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Martin Brodeur Heading Toward Unceremonious Ending in New Jersey

by Steven Simineri | Posted on Friday, February 21st, 2014

Brodeur not one of the lucky ones…

In sports rarely are there happy endings. There is no eluding the forces of father time and very few athletes get the chance to walk away from their respective sport on their own terms. New York Yankees legend Mariano Rivera was one of the luckier ones, as he completed one of the most decorated farewell tours in sports history a few months back.

In his nineteenth and final season the 43-year old marvel was still as good as ever, notching 44 saves and even taking home the All-Star game MVP honors. All season long the greatest closer ever was showered with standing ovations and lovely parting gifts at each ballpark he entered for the final time. This season his longtime teammate and core four buddy, Derek Jeter, hopes to follow the dream blueprint into retirement after he recently announced that 2014 will be his last.

Is Martin Brodeur seeing his final days as a member of the New Jersey Devils? (Bruce Bennett/Getty Images)

Is Martin Brodeur seeing his final days as a member of the New Jersey Devils? (Bruce Bennett/Getty Images)

However, farewell tours are strictly a matter of personal taste and like Rivera a long-form genius of the save, New Jersey Devils net-minder Martin Brodeur is winding down his own Hall of Fame career across the Hudson, amid considerably less hype and completely different circumstances. This season was supposed to be Brodeur’s swan song, a victory tour for the goaltender who backstopped New Jersey to three Stanley Cups since debuting back on March, 26, 1992, second in the metropolitan area only to the Yankees’ five.

But with the Devils not having an obvious heir apparent in the organization and a 41-year old Brodeur entering the final year of his contract longtime general manager Lou Lamoriello acquired Cory Schneider from the Vancouver Canucks on draft day for the ninth-overall selection. Like the good citizen he is, Brodeur, welcomed the 27-year old goalie into the kingdom he has helped build over the last two decades.

Nothing lasts forever and it was only a matter of time before the aging icon would have to pass the baton over. But that moment seemingly happened sooner than expected when Schneider was given his third straight start in late October and Brodeur acknowledged it as the changing of the guard.

“I think he’s in the net now to stay,” the winningest goalie of all-time said back on Oct. 19. “I hate not playing. That’s the bottom line. I play hockey to play hockey, not to watch and practice. I’m happy it happens at 41 and not 27.”

At the time Brodeur was the owner of an unsightly 0-2-2 record, 3.40 goals-against average and .865 save percentage. He would sit out three games in a row and four of five. And at the time many people began to wonder if this was the beginning of the end, or if even worse, Brodeur, was destined to become another sad-case of an athlete who hung around too long.

One of the most difficult decisions for any player is knowing when to walk away and unfortunately many stay past their expiration date. For every John Elway or Ray Bourque that goes out on top, there are twice as many guys who leave the game as a shell of the player they once were. The Bambino played his final 28 games for the Boston Braves. Willie Mays was last seen stumbling through the outfield in Flushing and Johnny Unitas took his last snap as a Charger.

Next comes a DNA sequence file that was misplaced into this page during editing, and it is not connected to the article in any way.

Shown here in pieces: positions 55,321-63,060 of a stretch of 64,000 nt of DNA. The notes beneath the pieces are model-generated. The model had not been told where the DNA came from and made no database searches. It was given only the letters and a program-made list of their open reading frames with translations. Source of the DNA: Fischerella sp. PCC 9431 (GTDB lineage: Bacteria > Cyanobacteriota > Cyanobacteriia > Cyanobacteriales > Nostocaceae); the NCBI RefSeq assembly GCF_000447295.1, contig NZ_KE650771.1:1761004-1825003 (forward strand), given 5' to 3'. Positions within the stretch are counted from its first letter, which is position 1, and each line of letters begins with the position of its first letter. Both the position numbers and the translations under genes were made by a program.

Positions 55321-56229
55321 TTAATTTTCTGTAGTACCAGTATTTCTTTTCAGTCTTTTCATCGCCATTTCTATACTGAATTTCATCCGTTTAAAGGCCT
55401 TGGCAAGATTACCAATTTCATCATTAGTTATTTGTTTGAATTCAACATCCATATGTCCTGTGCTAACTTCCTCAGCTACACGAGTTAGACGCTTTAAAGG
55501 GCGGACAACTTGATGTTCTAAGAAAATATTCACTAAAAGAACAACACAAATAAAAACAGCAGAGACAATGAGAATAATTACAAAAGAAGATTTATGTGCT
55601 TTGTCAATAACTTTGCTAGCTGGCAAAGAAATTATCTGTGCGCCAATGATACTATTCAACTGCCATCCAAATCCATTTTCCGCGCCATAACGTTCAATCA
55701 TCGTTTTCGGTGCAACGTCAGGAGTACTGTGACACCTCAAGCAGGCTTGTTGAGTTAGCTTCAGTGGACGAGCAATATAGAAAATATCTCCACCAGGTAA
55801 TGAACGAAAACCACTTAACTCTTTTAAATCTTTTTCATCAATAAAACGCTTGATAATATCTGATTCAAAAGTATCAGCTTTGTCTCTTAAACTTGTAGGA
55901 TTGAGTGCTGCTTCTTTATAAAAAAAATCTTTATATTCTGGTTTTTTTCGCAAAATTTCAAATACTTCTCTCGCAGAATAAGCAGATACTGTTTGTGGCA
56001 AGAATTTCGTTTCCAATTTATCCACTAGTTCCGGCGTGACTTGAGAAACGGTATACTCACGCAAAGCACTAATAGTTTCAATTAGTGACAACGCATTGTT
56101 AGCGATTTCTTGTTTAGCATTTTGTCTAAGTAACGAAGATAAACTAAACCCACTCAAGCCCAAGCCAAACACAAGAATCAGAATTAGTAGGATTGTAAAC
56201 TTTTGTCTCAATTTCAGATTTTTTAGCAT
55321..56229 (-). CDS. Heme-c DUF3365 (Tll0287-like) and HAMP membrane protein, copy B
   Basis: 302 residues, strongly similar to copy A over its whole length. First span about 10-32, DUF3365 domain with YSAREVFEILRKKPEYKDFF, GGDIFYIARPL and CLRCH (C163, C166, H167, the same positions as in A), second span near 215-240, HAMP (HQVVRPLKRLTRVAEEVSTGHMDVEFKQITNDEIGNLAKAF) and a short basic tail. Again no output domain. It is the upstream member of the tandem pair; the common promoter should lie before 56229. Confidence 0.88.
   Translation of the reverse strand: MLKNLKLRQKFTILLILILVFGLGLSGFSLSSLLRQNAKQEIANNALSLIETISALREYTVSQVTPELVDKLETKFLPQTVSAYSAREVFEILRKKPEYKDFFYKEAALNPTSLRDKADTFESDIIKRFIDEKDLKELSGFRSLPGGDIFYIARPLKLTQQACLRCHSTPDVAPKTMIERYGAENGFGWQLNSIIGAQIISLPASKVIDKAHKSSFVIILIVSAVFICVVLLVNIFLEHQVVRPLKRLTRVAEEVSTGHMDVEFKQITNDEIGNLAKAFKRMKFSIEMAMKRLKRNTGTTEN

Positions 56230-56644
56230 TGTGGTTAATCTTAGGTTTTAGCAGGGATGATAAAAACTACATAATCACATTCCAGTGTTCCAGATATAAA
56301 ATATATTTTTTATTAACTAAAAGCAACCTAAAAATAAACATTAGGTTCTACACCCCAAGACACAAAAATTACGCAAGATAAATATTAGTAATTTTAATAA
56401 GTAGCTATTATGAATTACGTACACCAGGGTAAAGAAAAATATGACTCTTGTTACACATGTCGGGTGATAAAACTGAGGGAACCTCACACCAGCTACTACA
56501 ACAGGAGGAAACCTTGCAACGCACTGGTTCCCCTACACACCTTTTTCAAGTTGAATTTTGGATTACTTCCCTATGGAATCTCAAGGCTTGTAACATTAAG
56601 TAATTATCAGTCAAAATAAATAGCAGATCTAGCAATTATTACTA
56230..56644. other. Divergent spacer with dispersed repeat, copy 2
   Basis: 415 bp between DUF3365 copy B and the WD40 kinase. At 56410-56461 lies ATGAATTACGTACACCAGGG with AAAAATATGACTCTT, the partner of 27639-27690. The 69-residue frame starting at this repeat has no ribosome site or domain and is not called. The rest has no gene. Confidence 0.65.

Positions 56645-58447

Brodeur was so close to the former in with his great playoff run in 2012, but the latter is now looking like the more likely option. It’s not just that he isn’t the goalie he once was, though, it’s that he is statistically one of the worst goalies in the league right now. There are 60 goaltenders who have over 500 minutes of even-strength ice time in the NHL right now and Brodeur ranks dead last amongst that group in 5-on-5 save percentage.  He has a very sub-par .899 SV%, worse than most backups in the rest of the league and gave up six goals in that debacle of a Stadium Series game

He still has flashes of brilliance here and there, but those moments have become rarer and rarer. The Devils’ net now belongs to Schneider, who started the final six games heading into the Olympic break, eighth of the last nine and 12th of the team’s previous 15 matches. It’s become increasingly evident that Brodeur will finish his NHL career someplace other than New Jersey if he wishes to play next season, but not so clear at all where he will finish this season.

“I don’t know,” Brodeur told The Star Ledger’s Richard Chere a few days ago. “I haven’t thought about it until I talk to people, and there is nothing planned yet. I’m probably going to wait.”

On Wednesday, Renaud Lavoie of et Journal de Montreal reported on that Brodeur met with Devils GM Lou Lamiorello to discuss his future with the team and it’s assumed that the greatest Devils of them all wants out of Jersey, preferably to a destination where he can regain the starting role. Minnesota and Chicago have been mentioned as possible destinations, but the notion of seeing Brodeur wearing a different NHL uniform is almost unimaginable.

A few weeks in a different uniform wouldn’t diminish what he’s already accomplished in New Jersey, but it would deprive fans of a proper send-off, as they deserve the right to watch Brodeur’s final weeks and salute him the way Yankees fans did for Rivera. However, it looks like they wouldn’t get that chance, as Brodeur appears on the verge of waiving his no-trade clause and goodbye to the only City he has ever known.

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